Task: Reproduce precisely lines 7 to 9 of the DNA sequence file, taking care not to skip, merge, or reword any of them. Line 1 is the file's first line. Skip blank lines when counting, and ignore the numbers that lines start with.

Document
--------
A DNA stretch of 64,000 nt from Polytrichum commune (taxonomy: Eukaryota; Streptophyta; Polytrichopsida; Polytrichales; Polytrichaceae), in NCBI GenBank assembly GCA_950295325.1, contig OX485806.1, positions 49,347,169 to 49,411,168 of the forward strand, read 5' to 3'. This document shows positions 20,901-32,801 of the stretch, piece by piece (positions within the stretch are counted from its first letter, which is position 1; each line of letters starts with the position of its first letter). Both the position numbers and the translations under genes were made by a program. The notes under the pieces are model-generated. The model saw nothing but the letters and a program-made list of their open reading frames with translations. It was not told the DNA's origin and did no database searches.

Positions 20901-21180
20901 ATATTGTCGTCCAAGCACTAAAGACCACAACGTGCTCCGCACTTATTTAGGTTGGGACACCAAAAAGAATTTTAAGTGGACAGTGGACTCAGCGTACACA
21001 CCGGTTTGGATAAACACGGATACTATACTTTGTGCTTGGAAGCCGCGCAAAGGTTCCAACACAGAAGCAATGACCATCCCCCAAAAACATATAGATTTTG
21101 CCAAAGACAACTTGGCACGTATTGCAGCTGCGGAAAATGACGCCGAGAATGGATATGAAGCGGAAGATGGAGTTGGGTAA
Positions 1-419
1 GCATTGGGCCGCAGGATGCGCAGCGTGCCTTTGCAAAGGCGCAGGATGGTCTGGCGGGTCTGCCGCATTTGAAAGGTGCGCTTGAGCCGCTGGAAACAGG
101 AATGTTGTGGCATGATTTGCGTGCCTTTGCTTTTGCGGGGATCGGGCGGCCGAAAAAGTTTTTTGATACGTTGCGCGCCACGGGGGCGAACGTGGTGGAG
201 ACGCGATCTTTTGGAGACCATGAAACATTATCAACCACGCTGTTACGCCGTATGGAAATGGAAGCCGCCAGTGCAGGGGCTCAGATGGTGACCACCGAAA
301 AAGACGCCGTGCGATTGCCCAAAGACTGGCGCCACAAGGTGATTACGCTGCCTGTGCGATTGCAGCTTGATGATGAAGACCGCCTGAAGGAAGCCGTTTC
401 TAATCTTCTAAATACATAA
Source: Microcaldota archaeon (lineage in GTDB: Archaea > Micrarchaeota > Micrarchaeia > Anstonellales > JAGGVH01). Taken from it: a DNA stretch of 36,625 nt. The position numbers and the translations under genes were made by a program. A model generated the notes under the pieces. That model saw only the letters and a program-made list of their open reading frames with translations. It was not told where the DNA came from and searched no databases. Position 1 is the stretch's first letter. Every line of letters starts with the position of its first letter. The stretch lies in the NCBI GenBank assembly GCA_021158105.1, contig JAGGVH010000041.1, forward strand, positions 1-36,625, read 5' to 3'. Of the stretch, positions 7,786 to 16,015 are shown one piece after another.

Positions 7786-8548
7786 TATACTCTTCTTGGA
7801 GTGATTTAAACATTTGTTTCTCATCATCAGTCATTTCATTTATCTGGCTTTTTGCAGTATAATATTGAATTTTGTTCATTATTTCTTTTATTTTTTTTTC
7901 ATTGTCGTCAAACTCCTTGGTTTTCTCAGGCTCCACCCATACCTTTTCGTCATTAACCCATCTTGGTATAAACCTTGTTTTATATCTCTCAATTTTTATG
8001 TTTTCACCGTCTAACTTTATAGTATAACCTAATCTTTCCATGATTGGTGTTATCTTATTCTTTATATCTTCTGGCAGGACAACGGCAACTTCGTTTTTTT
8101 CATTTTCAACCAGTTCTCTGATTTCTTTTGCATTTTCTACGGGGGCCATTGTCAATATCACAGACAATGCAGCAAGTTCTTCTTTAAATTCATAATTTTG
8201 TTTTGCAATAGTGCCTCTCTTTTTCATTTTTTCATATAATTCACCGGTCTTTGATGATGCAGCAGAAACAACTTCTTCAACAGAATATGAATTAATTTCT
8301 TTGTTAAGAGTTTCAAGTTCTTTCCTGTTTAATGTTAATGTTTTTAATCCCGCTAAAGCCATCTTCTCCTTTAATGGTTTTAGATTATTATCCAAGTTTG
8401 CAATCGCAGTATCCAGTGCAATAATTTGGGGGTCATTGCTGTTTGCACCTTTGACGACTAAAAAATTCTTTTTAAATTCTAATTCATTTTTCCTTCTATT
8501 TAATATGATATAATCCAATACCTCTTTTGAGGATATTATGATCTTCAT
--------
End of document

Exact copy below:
1 GCATTGGGCCGCAGGATGCGCAGCGTGCCTTTGCAAAGGCGCAGGATGGTCTGGCGGGTCTGCCGCATTTGAAAGGTGCGCTTGAGCCGCTGGAAACAGG
101 AATGTTGTGGCATGATTTGCGTGCCTTTGCTTTTGCGGGGATCGGGCGGCCGAAAAAGTTTTTTGATACGTTGCGCGCCACGGGGGCGAACGTGGTGGAG
201 ACGCGATCTTTTGGAGACCATGAAACATTATCAACCACGCTGTTACGCCGTATGGAAATGGAAGCCGCCAGTGCAGGGGCTCAGATGGTGACCACCGAAA